The commercial satellite boom is in full swing. The Smart Dragon-1 rocket is China's first rocket specifically designed for commercial use and the Chinese space agency is rightfully excited about it. Just this past Saturday, the agency successfully launched the Dragon-1 from its launch pad at Jiuquan Satellite Launch Center in Gansu province.
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This is the fourth time in just under 10 months China has debuted a new small satellite launch vehicle and it is the second time in the same time period the space agency had a successful flight.
The commerical sattelite boom
Also known to the Chinese as the Jielong-1, the rocket is a small satellite launch vehicle based on solid rocket motors with a payload of less than one tonne to Low Earth Orbit. The solid-fueled quick-reaction launch vehicle was created by the China Academy of Launch Vehicle Technology or CALT. The CALT team designed the rocket to be a quick reaction vehicle or simply provide launch missions in a short notice.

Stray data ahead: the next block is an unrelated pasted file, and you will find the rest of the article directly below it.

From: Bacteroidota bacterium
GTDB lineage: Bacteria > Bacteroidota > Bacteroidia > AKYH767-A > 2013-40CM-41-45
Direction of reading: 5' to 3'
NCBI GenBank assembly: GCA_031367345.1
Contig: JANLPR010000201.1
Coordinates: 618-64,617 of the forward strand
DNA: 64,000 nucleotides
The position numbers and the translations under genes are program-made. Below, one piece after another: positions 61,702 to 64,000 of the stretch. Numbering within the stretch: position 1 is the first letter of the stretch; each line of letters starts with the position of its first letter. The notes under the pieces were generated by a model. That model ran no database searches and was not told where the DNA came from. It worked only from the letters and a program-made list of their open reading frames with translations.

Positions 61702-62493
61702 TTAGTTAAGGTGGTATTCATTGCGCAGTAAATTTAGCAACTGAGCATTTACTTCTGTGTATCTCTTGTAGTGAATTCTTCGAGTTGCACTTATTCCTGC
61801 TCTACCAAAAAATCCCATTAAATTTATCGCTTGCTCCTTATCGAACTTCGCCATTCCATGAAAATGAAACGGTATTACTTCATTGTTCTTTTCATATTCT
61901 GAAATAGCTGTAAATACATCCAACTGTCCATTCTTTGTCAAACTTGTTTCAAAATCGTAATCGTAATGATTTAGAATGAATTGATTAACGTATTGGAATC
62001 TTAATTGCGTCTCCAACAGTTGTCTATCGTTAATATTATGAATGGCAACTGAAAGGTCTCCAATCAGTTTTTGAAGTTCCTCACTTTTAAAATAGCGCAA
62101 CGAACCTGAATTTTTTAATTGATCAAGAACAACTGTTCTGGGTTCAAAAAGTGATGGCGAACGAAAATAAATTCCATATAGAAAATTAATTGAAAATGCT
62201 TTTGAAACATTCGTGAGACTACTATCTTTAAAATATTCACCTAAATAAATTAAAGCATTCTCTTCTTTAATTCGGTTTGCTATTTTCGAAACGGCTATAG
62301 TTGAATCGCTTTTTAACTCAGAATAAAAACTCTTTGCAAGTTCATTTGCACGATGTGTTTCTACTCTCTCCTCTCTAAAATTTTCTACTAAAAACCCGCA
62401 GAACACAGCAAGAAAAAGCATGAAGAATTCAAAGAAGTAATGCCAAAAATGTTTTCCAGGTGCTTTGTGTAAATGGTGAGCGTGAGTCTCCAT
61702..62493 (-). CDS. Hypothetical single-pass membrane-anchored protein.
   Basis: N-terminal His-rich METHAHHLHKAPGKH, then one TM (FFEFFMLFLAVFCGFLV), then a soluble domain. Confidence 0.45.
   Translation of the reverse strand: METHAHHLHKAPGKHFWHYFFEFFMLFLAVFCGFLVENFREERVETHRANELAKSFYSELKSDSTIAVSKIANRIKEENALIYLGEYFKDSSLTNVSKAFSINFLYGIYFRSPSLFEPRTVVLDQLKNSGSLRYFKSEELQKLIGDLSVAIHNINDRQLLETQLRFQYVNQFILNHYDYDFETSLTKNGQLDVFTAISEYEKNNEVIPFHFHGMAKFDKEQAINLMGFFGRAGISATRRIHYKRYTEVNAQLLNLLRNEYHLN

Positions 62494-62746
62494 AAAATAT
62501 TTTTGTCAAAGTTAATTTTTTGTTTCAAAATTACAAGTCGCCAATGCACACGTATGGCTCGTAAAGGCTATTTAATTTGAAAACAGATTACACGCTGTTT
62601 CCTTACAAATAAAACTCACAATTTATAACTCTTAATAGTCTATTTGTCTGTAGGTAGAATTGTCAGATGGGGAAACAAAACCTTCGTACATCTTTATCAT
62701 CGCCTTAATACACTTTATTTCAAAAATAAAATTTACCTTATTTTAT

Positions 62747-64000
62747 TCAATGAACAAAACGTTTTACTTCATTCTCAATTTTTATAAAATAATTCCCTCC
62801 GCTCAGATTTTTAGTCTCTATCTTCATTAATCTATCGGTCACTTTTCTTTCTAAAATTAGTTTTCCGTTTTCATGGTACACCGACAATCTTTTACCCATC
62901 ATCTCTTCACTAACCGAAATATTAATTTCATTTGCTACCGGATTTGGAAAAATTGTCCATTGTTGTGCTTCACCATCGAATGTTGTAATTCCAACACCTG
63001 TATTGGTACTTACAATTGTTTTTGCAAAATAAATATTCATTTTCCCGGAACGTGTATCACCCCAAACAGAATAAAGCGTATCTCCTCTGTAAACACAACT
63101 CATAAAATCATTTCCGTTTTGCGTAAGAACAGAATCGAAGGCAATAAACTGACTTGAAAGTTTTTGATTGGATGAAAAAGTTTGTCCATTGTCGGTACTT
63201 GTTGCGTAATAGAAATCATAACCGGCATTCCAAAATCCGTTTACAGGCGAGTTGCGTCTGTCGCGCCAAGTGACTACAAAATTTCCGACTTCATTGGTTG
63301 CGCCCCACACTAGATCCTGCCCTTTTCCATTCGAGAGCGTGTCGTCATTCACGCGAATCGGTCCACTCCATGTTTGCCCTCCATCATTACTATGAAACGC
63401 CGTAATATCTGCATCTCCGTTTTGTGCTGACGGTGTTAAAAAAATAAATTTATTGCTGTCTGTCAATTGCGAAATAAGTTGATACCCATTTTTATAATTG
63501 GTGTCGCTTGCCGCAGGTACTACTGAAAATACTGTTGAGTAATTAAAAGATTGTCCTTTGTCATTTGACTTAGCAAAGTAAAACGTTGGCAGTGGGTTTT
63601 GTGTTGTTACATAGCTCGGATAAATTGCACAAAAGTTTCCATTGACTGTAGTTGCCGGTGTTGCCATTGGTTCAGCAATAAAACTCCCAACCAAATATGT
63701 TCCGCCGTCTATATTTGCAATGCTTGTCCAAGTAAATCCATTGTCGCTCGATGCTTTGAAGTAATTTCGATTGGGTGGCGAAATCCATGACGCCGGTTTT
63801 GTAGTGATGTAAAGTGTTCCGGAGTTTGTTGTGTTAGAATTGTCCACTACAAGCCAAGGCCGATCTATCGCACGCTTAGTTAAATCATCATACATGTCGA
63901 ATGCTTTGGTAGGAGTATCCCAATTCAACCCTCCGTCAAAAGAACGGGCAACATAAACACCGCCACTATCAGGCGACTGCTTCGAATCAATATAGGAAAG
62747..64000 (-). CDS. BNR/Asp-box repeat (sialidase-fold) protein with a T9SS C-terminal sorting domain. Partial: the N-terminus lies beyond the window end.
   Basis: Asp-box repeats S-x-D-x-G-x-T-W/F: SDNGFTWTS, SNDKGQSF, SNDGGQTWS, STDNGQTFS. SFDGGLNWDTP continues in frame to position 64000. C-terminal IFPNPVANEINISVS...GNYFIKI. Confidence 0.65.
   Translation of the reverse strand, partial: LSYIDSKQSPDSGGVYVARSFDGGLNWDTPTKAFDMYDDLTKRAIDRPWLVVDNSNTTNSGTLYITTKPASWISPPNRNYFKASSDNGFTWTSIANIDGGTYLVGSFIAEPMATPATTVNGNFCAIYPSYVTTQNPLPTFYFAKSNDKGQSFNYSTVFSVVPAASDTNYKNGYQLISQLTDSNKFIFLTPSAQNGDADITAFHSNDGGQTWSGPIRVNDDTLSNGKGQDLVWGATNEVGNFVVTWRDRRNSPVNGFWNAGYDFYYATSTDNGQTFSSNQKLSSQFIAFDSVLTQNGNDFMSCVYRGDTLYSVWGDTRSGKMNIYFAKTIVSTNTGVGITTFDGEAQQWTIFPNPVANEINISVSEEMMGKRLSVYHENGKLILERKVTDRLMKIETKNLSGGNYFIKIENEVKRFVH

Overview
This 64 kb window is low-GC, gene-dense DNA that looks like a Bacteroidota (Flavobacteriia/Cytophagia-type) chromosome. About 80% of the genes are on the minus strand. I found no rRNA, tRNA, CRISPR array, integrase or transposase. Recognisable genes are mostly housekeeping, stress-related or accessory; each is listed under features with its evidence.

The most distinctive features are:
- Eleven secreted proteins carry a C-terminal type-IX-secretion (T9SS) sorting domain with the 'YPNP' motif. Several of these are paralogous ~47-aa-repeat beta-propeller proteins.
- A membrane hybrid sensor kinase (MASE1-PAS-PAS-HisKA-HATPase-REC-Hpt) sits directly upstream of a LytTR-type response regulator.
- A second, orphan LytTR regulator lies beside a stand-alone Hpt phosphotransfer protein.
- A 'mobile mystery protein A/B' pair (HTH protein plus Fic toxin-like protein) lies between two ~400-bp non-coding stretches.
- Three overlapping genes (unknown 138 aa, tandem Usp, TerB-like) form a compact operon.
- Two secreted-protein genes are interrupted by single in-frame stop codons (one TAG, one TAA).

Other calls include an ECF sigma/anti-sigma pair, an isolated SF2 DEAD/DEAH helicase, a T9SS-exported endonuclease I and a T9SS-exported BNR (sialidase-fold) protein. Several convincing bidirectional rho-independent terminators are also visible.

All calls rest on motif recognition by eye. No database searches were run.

The CALT team prides themselves off of the fact that the Dragon-1 can be produced from order to launch within six months and requires only a 24-hour checkout at the launch site, which is lightning fast compared to some of the other competitors.
Another unique design feature of the vehicle is the fact that the payload volume is located between the third and fourth stages, with the fourth stage motor and all payloads installed in invert position during launch.
The satellite vehicle measures 19.5 meters in length and 1.2 meters in diameter and has a mass of about 23.1 tonnes. Even more so, the Dragon-1 can carry a 200 kg payload 500 km altitude Sun-synchronous Orbit. Dragon-1, on Saturday, successfully delivered three satellites into Low Earth Orbit.
The first satellite, the Qiansheng-1-01 is a 65 kg satellite that provides Earth imaging services and carries a 20kbps speed narrowband communication. Next, the Tianqi-2 is a prototype small Low Earth Orbit communication satellite that offers Internet-of-Things technologies. While the Xingshidai 5 is a 10 kg Earth observation satellite.
This is only just the beginning for the CALT team. The Smart Dragon-1 has already secured six launch contracts and has the goal of trying at least 30 more flights. The next satellite launch will be in late 2019.